Yogis from Ethnic Minority Groups

BAME YOGA CLASSES
led by Amasu

What is BAME?

BAME is an acronym for Black, Asian and Minority Ethnic groups. I have to say that this same community do not identify with this term, we don’t like it particularly as it contains the word ‘minority’ which we definitely do not identify with. The ‘BAME’ world population is clearly the majority as a group. Contrary to this you might like to read another perspective:

https://civilservice.blog.gov.uk/2019/07/08/please-dont-call-me-bame-or-bme/

I will continue to reference as BAME until we have a term that defines us in keeping with how we wish to be viewed. BAME is a political term used to refer to ‘marginalised’ groups in our society and for those that are under represented or proportionally more vulnerable to for example, COVID-19, because of determining social factors.

What is BAME YOGA? 

  • Is a dedicated yoga practice that prioritises BAME communities who are astonishingly under represented in the Health and Wellbeing Industries.
  • seeks to address access and prioritise participation in yoga by offering affordable, wide open door policy.
  • Is the same as any yoga class from a wide spectrum of modern postural yoga, meditation and mental, emotional, spiritual, physical wellbeing and development.
  • Is INCLUSIVE and culturally SENSITIVE.
  • This means that the process of learning yoga has an embedded multicultural foundation, within the context of contemporary and globally living.
  • Actively asserts and responds to the need for both homeland and diasporic engagement, rights to healing, safe environment and positive community bonding.
  • Recognises that the yoga community is culturally and socially diverse, including its teachers who reflect by identity to these same under represented communities.
  • Is sensitive to the particular needs of this group both culturally, religiously irrespective of one’s belief system.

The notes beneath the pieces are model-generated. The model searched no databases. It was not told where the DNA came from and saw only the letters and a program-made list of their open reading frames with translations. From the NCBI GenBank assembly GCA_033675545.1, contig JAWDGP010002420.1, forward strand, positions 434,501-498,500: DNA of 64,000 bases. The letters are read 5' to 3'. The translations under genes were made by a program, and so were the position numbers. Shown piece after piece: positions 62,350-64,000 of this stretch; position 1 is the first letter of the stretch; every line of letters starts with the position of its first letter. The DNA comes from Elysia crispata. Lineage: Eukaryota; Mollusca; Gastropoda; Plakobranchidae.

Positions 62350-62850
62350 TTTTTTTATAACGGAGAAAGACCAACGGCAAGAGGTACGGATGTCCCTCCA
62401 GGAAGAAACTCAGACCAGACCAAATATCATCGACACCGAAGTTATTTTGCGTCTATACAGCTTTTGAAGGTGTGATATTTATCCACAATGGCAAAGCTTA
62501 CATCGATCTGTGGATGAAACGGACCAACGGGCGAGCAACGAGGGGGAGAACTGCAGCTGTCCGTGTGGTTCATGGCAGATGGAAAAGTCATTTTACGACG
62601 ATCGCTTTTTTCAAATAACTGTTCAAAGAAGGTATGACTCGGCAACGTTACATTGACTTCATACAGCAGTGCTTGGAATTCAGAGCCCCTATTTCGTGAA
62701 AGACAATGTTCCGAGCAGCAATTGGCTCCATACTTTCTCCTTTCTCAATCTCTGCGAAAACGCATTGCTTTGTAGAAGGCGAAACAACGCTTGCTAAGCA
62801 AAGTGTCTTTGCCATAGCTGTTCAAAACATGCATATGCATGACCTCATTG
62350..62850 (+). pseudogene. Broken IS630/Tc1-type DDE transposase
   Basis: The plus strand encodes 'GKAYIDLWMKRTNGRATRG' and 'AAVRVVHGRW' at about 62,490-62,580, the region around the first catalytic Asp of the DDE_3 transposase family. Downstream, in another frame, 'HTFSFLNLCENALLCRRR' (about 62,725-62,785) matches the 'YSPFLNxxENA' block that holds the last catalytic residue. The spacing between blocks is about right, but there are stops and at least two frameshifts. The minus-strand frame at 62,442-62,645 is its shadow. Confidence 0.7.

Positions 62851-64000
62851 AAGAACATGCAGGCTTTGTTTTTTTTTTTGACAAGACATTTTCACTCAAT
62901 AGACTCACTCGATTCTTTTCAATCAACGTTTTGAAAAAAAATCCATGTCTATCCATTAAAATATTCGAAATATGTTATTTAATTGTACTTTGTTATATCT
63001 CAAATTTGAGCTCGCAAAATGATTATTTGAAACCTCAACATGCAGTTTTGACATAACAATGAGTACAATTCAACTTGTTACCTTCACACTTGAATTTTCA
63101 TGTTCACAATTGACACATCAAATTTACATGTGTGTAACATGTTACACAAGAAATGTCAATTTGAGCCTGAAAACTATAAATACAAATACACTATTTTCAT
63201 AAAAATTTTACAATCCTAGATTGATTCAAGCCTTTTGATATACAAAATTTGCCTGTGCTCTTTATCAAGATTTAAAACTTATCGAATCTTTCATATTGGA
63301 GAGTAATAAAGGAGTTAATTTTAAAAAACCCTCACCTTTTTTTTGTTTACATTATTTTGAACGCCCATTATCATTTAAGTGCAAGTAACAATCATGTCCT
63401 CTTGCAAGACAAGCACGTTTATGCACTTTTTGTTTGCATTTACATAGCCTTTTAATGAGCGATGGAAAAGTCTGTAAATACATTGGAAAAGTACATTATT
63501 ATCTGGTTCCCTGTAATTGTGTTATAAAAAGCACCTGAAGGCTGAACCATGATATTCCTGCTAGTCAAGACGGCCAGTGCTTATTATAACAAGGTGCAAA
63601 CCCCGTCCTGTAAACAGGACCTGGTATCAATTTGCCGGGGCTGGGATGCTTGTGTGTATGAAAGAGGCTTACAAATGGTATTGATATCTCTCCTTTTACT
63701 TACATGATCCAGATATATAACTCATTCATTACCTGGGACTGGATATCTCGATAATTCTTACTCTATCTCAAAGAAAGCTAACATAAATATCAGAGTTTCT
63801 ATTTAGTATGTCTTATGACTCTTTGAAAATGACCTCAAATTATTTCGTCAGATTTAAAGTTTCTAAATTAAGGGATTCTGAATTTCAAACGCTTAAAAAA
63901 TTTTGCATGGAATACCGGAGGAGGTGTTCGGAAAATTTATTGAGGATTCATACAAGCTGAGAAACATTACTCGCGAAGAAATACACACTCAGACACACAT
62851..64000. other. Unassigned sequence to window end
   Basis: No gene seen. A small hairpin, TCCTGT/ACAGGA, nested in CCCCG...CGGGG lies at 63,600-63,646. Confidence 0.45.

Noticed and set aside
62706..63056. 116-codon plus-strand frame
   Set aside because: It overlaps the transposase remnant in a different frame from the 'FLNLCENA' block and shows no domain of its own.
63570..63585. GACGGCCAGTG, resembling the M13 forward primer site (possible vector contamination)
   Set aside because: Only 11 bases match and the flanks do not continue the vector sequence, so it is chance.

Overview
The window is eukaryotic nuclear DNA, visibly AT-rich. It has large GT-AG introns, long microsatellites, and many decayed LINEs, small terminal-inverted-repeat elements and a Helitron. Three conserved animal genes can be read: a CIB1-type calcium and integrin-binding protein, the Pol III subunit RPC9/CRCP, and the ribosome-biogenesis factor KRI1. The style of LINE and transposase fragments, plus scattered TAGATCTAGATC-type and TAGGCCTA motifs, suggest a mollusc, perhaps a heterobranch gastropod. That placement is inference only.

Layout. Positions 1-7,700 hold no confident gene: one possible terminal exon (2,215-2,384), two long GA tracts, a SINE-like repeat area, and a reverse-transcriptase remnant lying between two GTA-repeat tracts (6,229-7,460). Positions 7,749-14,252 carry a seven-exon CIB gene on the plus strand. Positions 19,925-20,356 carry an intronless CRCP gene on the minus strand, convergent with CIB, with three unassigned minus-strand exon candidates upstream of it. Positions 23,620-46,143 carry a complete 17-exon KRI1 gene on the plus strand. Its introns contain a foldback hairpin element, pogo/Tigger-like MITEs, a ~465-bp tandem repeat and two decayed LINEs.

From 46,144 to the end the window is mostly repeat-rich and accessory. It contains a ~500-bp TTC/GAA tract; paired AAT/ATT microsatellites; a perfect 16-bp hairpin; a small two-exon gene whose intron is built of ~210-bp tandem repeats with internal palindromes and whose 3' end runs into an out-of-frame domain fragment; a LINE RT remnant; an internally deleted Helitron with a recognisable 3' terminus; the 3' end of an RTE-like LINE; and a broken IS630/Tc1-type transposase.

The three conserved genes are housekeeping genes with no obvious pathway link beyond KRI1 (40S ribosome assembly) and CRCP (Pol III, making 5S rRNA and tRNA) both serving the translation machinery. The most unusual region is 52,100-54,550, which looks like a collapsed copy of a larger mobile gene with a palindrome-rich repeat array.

• ALL classes prioritise safe space for ALL students
  • We celebrate all faiths and religions as well as secular societies. Global spirituality is at the core of BAME YOGA
  • Through union of body, mind and spirit we learn how to engage spiritual technology, to slow down, calming all aspects of self to reveal a more peaceful inner core upon which we build and develop in both strength and flexibility, physically, mentally and emotionally.

Yoga simply put means, union, body, mind and soul/spirit, both within our personal internal worlds and our shared outer world. A unification of spirit, people and souls globally, this is often referred to as creating ‘Sangha’, a community school if you like. It is an education in living a compassionate life both on and off the yoga mat.

Who Teaches BAME YOGA?

UCL Yoga and Meditation Club the first University to engage with and support this initiative, actively providing FREE classes and workshops taught by BAME teachers.

As a response to the current unprecedented experience of COVID-19 and its effect on our student body, personally, mentally and physically, yoga is needed now more than ever. Many students in London are international, away from home, some are first generation others are UK residents of BAME heritage. ALL in this context are classified as ‘vulnerable’ according to government https://www.gov.uk/government/publications/covid-19-understanding-the-impact-on-bame-communities

What this actually means and what this actually looks like is still vague. We want clarity here, in the meantime there is an even greater call to engage in healthy, positive and mind relaxing activities. This helps to increase one’s immunity as well as will power!

What Can We Do Now?

ALL BAME students are invited and actively encouraged to begin a practise in yoga alongside their studies. Let us aim to give the same priority, to our yoga practise as we do to, dare I say it, our studies

As a yoga teacher at both SOAS and UCL for the past year I have constantly heard the adage “too busy with assignments to do yoga”. May I suggest here, that you look to value your body and soul/spirit/emotional wellbeing as much as your mind and studies. That you prioritise self, that you allow your student experience to be more fulfilling and less draining.

If you would like to know more about me see: www.amasu.co.uk and www.decoloniseyoga.co.uk (under construction until Oct 2020)

Find me on Instagram: Afro Yoga, and Decolonising Yoga Movement (also on Facebook and Twitter)

I am currently a postgraduate at SOAS – MA Traditions of Yoga and Meditation and President to SOAS Yoga and Meditation Society.

Feel free to contact me: 676525@soas.ac.uk

 

– by Amasu Evans